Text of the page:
July 24th, 2021

Youth Advisory Council looking for new members

By Al Beeber on June 15, 2021.

LETHBRIDGE HERALDabeeber@lethbridgeherald.com

Al Beeber

Lethbridge Herald


The Lethbridge Youth Advisory Council is looking for a few good people.

The municipally-funded group will be soon seeking new committee members to fill positions that will become vacant in December.

Four positions will be open when those terms end. A fifth, for the University of Lethbridge Student Union representative, expired in April.

The YAC, says the City of Lethbridge website, “exists to foster a relationship between Lethbridge City Council and the youth of the City of Lethbridge.”

It acts in an advisory role to city council, the City and community partners on issues that are relevant to the city and community.

Declan Sander, chair and public member, said Friday “I’ll be leaving and a few others because of university and a few other things and we’re looking for new members.”

The YAC role, he said, “is to really inform city council about the youth initiatives and kind of provide feedback and give youth a voice in Lethbridge.”

“We want people’s voices to be heard; we do a lot of educational events like a COVID-19 forum where we had a bunch of different city council members” and others such as Nathan Neudorf and Rachael Harder talking about how to deal with COVID.

YAC initiatives include four projects “we spent a lot of time working on.”

One was a mask project in which the YAC bought 100 masks and distributed 10 each to 20 city businesses, the purpose being to encourage youth to shop locally, he said.

“We’re trying to promote shopping local and also wearing your mask and this has been quite successful actually.”

The YAC also ran a forum on racial discrimination “and we did this at the height of the Black Lives Matter movement and what happened was we had actually planned to do this in person but with the way things happened, we ended up doing this virtually.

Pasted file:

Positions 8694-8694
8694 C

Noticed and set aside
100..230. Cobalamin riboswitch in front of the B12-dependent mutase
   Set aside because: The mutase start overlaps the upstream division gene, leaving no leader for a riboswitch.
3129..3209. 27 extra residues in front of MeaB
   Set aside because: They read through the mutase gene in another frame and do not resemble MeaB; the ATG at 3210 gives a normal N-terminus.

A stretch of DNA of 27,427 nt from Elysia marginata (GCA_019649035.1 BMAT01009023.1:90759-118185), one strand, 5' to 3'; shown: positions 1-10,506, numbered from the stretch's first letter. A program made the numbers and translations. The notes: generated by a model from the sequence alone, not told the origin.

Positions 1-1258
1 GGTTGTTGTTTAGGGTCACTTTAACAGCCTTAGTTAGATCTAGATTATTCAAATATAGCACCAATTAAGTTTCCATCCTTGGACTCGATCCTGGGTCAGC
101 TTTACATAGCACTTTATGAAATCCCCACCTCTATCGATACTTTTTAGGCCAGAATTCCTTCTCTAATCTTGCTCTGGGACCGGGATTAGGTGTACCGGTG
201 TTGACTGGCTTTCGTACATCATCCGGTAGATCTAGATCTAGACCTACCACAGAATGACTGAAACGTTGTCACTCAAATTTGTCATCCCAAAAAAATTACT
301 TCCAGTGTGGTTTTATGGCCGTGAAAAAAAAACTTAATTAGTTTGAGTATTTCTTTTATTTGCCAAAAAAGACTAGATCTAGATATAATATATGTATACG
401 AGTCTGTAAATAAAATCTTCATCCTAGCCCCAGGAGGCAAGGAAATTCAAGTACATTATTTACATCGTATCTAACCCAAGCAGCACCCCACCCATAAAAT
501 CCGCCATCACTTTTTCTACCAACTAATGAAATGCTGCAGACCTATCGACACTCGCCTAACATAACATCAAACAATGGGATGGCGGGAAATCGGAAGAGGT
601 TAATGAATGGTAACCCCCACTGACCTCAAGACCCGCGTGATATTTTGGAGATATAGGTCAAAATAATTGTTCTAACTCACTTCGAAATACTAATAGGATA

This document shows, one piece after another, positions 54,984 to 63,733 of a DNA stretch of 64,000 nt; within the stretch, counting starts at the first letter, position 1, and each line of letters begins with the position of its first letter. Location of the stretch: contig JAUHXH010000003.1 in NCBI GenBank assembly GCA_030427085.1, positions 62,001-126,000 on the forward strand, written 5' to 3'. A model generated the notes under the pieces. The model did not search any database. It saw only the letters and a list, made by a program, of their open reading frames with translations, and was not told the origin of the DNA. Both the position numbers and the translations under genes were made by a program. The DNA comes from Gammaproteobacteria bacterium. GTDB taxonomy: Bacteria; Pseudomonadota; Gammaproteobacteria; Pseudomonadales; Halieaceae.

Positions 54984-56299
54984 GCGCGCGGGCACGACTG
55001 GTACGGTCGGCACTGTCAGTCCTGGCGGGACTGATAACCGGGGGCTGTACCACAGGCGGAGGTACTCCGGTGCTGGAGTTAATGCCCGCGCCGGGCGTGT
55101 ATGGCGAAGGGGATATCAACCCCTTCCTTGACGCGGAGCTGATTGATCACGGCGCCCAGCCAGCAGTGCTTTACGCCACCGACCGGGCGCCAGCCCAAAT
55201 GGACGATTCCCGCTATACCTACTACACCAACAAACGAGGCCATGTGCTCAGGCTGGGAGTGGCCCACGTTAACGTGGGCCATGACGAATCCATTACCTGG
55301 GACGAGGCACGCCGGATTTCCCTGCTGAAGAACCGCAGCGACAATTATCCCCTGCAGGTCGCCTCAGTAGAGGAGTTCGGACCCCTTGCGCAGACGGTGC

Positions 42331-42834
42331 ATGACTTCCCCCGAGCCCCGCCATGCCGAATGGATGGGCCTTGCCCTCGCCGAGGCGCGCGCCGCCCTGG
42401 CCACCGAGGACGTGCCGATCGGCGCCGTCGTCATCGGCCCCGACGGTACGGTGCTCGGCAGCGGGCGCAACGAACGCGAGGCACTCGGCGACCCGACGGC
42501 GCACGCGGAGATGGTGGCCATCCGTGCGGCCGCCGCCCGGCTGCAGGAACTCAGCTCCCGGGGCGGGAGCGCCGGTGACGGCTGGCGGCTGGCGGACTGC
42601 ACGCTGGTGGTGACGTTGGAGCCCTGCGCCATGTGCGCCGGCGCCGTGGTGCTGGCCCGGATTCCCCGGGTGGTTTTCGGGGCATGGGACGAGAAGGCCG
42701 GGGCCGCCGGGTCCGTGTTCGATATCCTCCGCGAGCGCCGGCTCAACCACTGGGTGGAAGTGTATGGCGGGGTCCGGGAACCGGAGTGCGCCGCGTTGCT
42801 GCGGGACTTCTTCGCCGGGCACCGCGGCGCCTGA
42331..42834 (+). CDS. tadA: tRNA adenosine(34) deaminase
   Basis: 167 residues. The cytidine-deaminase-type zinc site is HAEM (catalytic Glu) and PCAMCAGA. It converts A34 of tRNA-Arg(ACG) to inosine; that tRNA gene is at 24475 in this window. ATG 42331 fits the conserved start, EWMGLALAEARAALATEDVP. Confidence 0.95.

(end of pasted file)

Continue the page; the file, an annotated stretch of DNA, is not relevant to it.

“We had five speakers from Lethbridge and area speaking about where racism comes from and how we can combat it and how we can work together.

“It was also an opportunity for youth in Lethbridge to voice their concerns and ask questions so they can have a better understanding of the subject.”

Another project involved a youth healthcare directory outlining health resources for youth in Lethbridge.

The YAC printed out 500 copies and “put it in all the schools” and on various websites.

“It had access to all the different resources like Woods home for example for youth who are homeless and all these different resources. There’s act4ually a lot of resources for people, very specific ones,” said Sander.

The fourth was a COVID-19 recovery forum.

“It was really just to give people a better understanding of how we’re dealing with COVID and how we can overcome it as a community. I’ve really enjoyed working on this project.”

YAC recruitment, he said, is done through the city clerk’s office but “we wanted to be on top of it this year and make sure people know about the Youth Advisory Council. We have a lot of different people who are interested but of course everyone will have equal opportunity.”

Council members can be between the ages of 14 and 25 and the focus of the YAC is “to ensure all youth are represented,” says getinvolvedlethbridge.ca

People wanting information on the council can email yaclethbridge.gmail.com

Meetings of the YAC are open to the public and are being held virtually until further notice. People can contact committee@lethbridge.ca if they want to be part of a virtual meeting.

In normal circumstances, they are held on the third Thursday of each month from 5 to 7 p.m. in the Culver City meeting room at City Hall.

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